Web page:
This strangeness is exacerbated by the fact that Molly is a scientist. Here is a supposedly objective, analytical, and precise human being working in an objective, analytical, and precise field. We should be able to trust her impressions of things, even if those things are strange.
For example, the archeological site where she works is filled with discoveries that don’t make much sense, which is the draw for tourists and other scientists. There are plant fossils not found anywhere else in the fossil record or in existing plant descendants. Then, there are the slightly off, human-made finds—like a Coca-Cola bottle with the writing leaning to left instead of the right and a plastic-soldier toy with a monkey tail.
Aside from their eccentricities, the artifacts seemed to correspond to similar known objects from specific eras: the pre-Columbian potsherd, the Bible from the early 1900s, the toy soldier from the 1960s, the Coca-Cola bottle from the mid-1970s, the Altoids tin from the 1980s.
Anyhow: on the tours, Molly let the objects speak for themselves.
The Bible was small, five and a half inches by three and three-quarters inches, an inch and a half thick; slightly water-damaged on the lower right-hand corner; its maroon binding worn to pink in places; the words HOLY BIBLE golden on the cover.
It looked like any other old-fashioned Bible.
Roz had left it open in the glass case to the first page of text:
In the beginning God created the heaven and the earth.
And the earth was without form, and void;
and darkness was upon the face of the deep.
And the Spirit of God moved up on the face of the waters.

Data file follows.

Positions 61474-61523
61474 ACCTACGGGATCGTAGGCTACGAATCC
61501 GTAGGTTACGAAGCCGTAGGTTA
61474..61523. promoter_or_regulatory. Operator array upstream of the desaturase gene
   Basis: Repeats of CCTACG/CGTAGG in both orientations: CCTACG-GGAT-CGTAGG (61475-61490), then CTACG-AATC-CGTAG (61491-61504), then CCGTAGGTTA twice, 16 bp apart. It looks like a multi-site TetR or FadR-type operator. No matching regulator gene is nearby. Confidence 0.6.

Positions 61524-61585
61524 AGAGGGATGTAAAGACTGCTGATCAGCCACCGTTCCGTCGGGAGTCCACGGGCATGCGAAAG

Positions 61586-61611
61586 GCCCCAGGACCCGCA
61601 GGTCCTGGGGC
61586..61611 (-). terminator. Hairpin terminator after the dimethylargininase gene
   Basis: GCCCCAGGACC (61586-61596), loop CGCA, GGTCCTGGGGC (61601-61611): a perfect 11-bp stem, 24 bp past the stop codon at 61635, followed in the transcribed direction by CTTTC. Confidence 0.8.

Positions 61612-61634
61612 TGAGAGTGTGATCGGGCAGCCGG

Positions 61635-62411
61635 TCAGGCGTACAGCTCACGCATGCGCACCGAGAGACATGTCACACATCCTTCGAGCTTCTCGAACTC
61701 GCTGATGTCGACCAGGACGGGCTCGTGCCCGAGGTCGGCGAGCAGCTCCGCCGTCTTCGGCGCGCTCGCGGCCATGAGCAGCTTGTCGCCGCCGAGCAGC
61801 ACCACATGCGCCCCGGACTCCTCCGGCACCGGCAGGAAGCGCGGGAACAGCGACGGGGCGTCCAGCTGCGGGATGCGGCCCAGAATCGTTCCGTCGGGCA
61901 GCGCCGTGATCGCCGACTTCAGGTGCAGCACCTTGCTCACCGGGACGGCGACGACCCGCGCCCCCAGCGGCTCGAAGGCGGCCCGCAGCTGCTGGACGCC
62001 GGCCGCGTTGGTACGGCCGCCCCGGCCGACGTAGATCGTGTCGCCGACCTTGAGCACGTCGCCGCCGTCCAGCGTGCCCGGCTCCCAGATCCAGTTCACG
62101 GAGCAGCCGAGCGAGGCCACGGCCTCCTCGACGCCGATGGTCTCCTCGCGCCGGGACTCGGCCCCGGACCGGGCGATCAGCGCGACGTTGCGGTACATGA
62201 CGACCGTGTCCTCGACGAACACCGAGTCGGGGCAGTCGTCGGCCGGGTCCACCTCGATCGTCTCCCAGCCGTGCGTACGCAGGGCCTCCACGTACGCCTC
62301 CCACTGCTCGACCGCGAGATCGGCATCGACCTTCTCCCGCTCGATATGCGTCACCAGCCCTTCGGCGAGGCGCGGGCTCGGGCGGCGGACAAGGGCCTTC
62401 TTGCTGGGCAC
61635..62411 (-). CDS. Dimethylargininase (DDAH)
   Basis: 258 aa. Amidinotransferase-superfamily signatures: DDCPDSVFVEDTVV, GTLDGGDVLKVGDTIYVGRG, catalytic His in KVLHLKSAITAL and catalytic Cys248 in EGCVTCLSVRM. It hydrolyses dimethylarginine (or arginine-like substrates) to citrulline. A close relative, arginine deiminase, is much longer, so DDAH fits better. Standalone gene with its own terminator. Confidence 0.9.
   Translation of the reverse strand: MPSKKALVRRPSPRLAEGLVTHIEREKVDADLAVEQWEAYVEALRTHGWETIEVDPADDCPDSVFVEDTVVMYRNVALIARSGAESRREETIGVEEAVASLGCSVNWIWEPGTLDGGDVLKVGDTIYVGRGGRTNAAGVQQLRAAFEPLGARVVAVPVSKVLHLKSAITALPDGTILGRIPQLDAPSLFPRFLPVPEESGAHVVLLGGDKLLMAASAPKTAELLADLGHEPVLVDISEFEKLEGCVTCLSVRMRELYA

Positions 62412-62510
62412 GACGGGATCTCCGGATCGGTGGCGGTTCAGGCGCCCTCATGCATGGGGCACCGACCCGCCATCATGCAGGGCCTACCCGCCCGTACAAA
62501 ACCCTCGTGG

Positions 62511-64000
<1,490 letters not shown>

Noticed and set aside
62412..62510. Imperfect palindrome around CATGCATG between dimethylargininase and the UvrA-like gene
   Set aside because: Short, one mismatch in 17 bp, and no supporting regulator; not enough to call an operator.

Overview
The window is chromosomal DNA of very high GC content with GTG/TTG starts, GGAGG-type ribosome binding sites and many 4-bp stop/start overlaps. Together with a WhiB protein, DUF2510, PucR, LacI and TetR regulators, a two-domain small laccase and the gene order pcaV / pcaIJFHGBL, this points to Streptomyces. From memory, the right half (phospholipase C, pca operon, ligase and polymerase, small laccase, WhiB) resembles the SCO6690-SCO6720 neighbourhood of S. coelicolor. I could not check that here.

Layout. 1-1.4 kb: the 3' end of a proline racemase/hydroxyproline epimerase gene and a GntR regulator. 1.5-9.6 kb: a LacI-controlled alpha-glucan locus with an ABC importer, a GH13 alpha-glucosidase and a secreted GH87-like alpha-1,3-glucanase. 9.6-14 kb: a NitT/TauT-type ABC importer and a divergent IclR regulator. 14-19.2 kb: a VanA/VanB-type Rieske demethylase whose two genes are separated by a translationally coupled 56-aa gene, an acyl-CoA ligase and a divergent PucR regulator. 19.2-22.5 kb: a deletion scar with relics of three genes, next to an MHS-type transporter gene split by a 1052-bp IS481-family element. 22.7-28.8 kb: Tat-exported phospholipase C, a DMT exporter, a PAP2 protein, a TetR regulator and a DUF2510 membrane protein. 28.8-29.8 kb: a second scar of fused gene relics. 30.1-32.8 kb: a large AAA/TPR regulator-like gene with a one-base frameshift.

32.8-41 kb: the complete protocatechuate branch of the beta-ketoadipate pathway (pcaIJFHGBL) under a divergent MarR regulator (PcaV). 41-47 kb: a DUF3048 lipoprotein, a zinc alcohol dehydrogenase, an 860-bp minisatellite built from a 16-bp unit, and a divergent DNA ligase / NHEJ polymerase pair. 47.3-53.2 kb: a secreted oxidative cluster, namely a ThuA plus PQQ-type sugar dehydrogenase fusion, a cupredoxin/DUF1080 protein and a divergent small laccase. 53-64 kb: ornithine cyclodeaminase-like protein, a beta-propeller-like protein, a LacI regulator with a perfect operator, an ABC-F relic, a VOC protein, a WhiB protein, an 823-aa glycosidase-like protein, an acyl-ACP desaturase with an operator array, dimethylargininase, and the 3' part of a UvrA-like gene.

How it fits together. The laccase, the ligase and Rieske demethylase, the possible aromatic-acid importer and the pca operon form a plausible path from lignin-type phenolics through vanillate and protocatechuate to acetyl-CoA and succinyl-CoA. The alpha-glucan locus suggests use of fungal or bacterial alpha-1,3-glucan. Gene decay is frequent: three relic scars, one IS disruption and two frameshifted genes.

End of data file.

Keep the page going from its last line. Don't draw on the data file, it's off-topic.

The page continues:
And God said, Let there be light: and there was light.
And God saw the light, that it was good:
and God divided the light from the darkness.
And God called the light Day and the darkness she called Night.
…Every time she saw the Bible, even there beneath the glass, Molly experienced the same dangerous charge, that buzz in her fingertips a month ago when she first carved away the dirt around it. The bliss of spotting that maroon edge, the shock that she hadn’t noticed it until this second the ridiculous passing conviction that it had just sprung into existence. She felt the slightest sensation of heighted gravity at that moment; even now she could sometimes almost feel it, an extra heaviness tugging at her in the Pit.
…To open it to this first page. To skim the familiar language. To crash into the new pronoun.
The divine pronoun.
When Phillips reveals what this underlying strangeness is (and I’m trying to avoid spoilers, so apologies for any crypticness), the reader will speed through the pages—not necessarily to get to the end but to hunt down the next piece in this reality puzzle.
Helen Phillips has crafted a captivating, devastating novel with The Need. The meticulous design of the novel—fast chapters and beautiful language-play—only add to the overall effect. When you look up from the book, it’ll take a hot second to reorient yourself to the light of day. It may seem cliché to say “I finished this book in one sitting,” but … I finished this book in one sitting.